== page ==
As night falls on the plains of Africa, their paths cross: the lion, the zebra, predator and prey, all making their way to the same watering holes.
So it is in the hills of Santa Maria, Calif., these days, where, as the sun dips behind the live oaks, friend and foe in the Jackson case head for the same bars and bistros, sometimes eyeing each other warily at surprisingly close range.
In one small restaurant Tuesday night, the folks from ABC were poring over the same menu as the team from NBC, not to mention the chap across the way from the BBC. Meanwhile the man on a first-name basis with Santa Barbara County District Attorney Tom Sneddon could swear those were associates of Michael Jackson a couple of tables down.
One journalist present realized that if something had happened in the case at that moment, say Michael Jackson had made another dash to the hospital, the wireless devices would have sounded one by one and the checks hurriedly paid until the restaurant was left virtually empty.
It’s inevitable that this should happen in a small community like Santa Maria, nestled in the farming country of California’s Central Coast, about a three-hour drive from Los Angeles. Many players in the case are here, along with media from some two dozen countries, and there are only so many places to stay or have dinner. As the jury deliberations stretch on, the chances for these encounters increase.
Sometimes, at the dinner table, or over a glass of wine, there are fierce debates. Those convinced of guilt or innocence have been known to clash between courses. Often, teams of network producers change the subject when their competitors amble by, so as not to give up trade secrets. “How many people ya got here,” a journalist for one news organization asks another in a restaurant. “Gee, wow, Ida know,” the competitor says, guarding the movement of troops with the zeal of a military censor.
But other times, sworn competitors break bread together. Several times, gaggles of reporters have crowded around a table, telling stories, making each other laugh, trying to pick up a tip or two on the case without giving anything away. And as tough as the media battle is, courtesies both professional and personal abound. A reporter who has to step away to file a story can usually rely on a colleague for a briefing on what he or she missed. How’s the new baby, the guy from CBS asked the fellow from NBC.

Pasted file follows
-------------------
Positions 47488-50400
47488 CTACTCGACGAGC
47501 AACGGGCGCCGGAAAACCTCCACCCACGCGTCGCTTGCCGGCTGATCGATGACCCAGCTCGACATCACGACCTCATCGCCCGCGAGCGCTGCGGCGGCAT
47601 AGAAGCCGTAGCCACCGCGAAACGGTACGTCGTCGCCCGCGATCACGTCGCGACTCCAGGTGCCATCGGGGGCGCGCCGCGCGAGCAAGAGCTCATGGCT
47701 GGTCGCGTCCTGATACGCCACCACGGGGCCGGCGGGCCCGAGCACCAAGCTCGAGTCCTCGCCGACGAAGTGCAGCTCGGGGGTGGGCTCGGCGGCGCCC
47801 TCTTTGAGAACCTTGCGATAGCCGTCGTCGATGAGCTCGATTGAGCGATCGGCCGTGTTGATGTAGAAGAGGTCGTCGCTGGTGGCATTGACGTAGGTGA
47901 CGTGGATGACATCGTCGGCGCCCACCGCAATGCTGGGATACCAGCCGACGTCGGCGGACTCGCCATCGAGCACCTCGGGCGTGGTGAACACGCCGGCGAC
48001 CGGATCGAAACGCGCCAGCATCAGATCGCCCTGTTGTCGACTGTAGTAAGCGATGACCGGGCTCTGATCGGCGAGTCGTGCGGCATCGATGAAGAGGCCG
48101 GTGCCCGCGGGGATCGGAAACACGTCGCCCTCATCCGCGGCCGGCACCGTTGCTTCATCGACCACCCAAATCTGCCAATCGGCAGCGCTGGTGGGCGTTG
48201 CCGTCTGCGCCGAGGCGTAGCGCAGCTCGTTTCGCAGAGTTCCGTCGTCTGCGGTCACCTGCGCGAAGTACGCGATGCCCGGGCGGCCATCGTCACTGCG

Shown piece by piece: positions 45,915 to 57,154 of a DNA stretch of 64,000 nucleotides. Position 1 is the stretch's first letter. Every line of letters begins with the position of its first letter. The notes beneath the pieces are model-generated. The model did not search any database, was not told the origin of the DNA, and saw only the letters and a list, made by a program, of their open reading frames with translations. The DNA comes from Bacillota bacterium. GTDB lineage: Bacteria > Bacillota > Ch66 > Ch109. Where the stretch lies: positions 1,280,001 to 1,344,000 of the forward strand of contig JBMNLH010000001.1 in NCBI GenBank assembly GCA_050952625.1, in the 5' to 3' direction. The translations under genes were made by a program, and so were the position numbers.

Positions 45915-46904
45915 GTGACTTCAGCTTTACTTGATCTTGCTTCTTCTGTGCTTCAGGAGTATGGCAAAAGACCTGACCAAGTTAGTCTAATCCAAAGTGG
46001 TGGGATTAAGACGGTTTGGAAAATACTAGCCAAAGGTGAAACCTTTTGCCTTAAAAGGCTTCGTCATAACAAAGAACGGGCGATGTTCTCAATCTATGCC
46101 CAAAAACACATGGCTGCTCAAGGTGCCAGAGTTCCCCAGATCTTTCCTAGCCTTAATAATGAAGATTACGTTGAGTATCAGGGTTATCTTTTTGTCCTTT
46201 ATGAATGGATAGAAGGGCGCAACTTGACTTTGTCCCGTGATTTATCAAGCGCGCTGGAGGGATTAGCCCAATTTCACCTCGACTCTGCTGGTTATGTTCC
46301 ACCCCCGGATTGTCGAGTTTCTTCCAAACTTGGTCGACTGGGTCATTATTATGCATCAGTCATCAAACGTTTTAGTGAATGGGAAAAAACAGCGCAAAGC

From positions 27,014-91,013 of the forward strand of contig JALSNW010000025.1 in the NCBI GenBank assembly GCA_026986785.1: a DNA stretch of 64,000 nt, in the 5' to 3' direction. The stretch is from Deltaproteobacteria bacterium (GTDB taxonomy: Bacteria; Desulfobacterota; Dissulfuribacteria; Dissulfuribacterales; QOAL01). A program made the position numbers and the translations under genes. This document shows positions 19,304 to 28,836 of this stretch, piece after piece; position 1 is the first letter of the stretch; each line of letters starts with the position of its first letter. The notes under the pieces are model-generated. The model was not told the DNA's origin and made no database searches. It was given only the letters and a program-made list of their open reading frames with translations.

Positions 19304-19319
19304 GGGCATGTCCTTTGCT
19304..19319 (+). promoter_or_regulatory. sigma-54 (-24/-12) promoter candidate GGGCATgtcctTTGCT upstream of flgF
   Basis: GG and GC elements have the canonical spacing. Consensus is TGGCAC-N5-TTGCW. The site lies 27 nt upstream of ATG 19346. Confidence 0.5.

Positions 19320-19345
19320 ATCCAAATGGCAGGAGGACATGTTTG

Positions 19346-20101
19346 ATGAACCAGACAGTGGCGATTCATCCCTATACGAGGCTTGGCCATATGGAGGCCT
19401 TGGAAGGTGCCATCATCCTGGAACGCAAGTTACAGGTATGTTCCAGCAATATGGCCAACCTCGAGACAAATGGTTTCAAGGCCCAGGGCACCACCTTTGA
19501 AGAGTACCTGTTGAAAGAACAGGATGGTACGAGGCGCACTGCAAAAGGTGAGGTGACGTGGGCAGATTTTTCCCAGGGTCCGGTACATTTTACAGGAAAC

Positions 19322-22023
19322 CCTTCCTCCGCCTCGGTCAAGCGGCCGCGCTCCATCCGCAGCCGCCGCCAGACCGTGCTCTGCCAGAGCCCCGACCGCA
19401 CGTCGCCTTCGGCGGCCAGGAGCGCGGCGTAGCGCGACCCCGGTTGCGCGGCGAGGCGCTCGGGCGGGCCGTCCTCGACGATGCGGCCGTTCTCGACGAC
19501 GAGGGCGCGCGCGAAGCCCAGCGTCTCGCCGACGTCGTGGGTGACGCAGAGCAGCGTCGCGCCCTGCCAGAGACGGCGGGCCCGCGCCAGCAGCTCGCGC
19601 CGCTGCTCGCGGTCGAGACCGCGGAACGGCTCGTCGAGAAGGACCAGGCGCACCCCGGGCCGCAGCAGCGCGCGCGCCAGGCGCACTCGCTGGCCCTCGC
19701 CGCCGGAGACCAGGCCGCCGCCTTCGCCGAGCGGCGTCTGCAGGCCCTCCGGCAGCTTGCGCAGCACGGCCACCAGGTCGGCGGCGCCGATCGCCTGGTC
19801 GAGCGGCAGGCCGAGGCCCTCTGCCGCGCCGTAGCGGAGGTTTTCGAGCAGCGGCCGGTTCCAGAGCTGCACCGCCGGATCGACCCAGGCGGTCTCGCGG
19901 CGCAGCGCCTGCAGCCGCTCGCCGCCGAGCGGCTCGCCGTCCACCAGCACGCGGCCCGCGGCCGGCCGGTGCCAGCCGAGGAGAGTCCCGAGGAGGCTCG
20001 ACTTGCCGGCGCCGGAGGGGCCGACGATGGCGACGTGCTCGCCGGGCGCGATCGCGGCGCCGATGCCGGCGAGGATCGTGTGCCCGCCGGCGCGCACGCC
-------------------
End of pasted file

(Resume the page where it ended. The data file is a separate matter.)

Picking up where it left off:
Where there's food, there are journalists
Members of the press corps have even developed a Web site, eatmj.com, which offers restaurant reviews contributed by journalists who’ve sampled area eateries.
It might surprise some in the public that a number of people in the press corps and on wildly different sides of the Jackson case chat amiably with each other, have each other’s phone numbers programmed into their cell phones, trade news not only about the case but also about husbands and wives, sons and daughters, vacation plans and the rest of the stuff of life outside the Jackson trial. They might push hard for the exclusive from a source, but some at least genuinely like and respect each other.
Of course, some truly despise each other, but even they manage to be civil most of the time.
And now they all wait. Many have done it before, of course. So many lawyers and journalists have been through this “verdict watch” drill, pacing, guessing, and speculating, some forced to write about each other while they wait for the real news: has the jury reached a verdict, and what is it?
For that moment of truth, detailed plans have been laid. Strategies considered. Assignments meted out. Cables and antennas and cameras placed. To avoid the debacle surrounding the Martha Stewart verdict, when journalists ran from court waving scarves, creating mass confusion about the verdict, the judge in the Jackson case has allowed a live audio feed from the courtroom of the reading of the verdicts.
If the jury is actually able to reach a verdict.
Until that happens, the vigil will continue. Journalists actually stand outside at the end of the day, radios in hand, watching as the vans that carry the jurors are moved into position, the reporters sending bulletins repeated worldwide when the vans finally leave the courthouse.
It’s when the jurors leave the building that the light starts to turn golden, and the wind starts to move in the tall grass, and predator and prey alike plod together, as they always do, toward the watering hole.
Adam Gorfain is the Senior Editorial Producer of NBC’s coverage of the Jackson case.